It’s your right to curse the president, Jersey-style | Editorial

Posted Jul 28, 2021

The borough of Roselle Park made the right call on Tuesday to dismiss its case against a Trump supporter who posted profane signs against the President of the United States.

The borough’s lawyer claimed this was no defeat: “The continued attention garnered by the inappropriate display and the escalating costs to the taxpayers of continuing to litigate the matter causes far greater harm to the Borough, as a whole, than good,” Jarrid Kantor said in a statement.

But it’s not hard to read between the lines here – the real reason taxpayers can’t afford this is that it’s a losing fight. An inappropriate display? Sure. But as the New Jersey chapter of the American Civil Liberties Union was prepared to argue on appeal in Superior Court, it’s perfectly legal.

Gary Bundy, the municipal judge who ordered Andrea Dick to remove her banners cursing President Biden posted on her mother’s fence, clearly violated her First Amendment rights.

The boundaries of free speech can be a tricky question, but this case was not a close call. The U.S. Supreme Court has ruled political signs are a particularly important, protected form of speech. That applies to “Don’t Blame Me/I Voted for Trump,” as well as the other signs attacking Joe Biden with much cruder language – not among the words kids spell out in a spelling bee, as Judge Bundy noted.

Towns can make reasonable, content-neutral limitations on speech, Alexander Shalom of the ACLU explains, such as a rule that says signs must be of a particular size; which applies whether you’re talking about Blue Lives Matter, Black Lives Matter, or advertising your garage sale.

What the government cannot do is target the content of the speech, because it’s protected under the First Amendment. Which is why the Westboro Baptist Church can carry signs like “God Hates Fags” outside a funeral for a U.S. soldier, or Ku Klux Klan members can march in the street.

Obscenity is not protected under First Amendment rights to free speech, but you have to pass what’s known as the “Miller test”: One of the three criteria is that the work, taken as a whole, must lack serious literary, artistic, political or scientific value.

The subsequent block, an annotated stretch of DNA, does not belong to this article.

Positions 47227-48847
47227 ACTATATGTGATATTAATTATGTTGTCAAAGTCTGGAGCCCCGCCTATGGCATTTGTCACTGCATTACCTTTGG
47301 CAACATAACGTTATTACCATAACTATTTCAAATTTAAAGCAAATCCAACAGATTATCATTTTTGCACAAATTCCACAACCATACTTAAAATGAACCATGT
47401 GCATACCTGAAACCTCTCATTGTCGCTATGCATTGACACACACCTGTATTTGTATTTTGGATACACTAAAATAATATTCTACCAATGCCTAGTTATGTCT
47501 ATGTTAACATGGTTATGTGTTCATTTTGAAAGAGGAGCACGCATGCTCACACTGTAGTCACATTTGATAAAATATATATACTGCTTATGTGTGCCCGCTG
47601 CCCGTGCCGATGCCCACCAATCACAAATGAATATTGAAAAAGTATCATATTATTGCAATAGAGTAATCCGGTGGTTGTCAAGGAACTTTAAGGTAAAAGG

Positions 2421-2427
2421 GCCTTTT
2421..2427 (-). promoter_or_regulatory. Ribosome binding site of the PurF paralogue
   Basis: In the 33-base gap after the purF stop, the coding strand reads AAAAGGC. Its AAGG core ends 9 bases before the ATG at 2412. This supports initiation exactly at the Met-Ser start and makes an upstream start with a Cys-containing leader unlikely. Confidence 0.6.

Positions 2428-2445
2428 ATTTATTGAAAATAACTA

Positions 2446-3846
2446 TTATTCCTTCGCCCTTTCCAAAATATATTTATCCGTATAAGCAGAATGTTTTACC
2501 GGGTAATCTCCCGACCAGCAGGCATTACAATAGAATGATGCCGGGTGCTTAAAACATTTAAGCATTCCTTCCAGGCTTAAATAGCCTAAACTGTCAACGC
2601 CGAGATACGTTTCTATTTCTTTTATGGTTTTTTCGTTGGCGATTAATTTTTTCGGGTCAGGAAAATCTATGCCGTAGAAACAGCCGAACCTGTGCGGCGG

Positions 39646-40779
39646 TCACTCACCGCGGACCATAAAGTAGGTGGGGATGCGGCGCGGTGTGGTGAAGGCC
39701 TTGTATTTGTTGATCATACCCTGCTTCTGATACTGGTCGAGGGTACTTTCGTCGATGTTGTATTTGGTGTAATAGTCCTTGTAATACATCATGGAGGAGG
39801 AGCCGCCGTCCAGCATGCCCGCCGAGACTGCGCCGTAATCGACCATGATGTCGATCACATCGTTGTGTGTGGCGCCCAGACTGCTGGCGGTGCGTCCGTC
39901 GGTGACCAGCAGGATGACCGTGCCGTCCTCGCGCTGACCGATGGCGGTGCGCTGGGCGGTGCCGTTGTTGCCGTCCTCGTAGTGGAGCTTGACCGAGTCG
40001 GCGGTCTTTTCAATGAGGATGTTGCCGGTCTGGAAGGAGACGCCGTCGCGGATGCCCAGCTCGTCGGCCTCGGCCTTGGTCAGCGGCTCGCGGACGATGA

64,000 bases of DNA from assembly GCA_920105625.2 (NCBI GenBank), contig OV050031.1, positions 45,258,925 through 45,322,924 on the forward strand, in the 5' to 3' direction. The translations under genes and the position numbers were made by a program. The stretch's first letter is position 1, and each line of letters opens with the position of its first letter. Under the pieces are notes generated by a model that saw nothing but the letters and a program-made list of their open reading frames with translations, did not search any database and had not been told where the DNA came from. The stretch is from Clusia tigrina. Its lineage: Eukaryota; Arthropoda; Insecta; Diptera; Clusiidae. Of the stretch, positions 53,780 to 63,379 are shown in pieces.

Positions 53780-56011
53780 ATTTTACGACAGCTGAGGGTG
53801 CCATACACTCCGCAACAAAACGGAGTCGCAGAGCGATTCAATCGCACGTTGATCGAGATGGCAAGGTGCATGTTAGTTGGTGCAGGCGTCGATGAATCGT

Had Andrea Dick put up a sign using the same profane word, but with a Jersey flourish, applied it to everything, this might have been a more interesting legal question, Shalom says. Her speech was denouncing a sitting president, though, an obviously political statement: “The government doesn’t get to tell you how to criticize it,” he said.

In fact, the U.S. Supreme Court in 1971 made explicitly clear the right to use the F-word in political banners. After a draft protestor wore a jacket emblazoned with the same word, his lawyer argued this was protected political speech, not an obscenity, because his client was “not actually advocating sexual intercourse with the Selective Service.”

The high court agreed, brushing aside the same argument now being used by Roselle Park, that innocent children would be forced to see this horrid word. Anyone offended “could effectively avoid further bombardment of their sensibilities by averting their eyes,” the Supreme Court said.

The bottom line is, the government can’t infringe on your right to curse out the president to protect public morality, because “one man’s vulgarity is another man’s lyric,” the court said. Is this really such a hard concept to accept, here in New Jersey?

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published this page in News and Politics 2021-07-29 02:35:37 -0700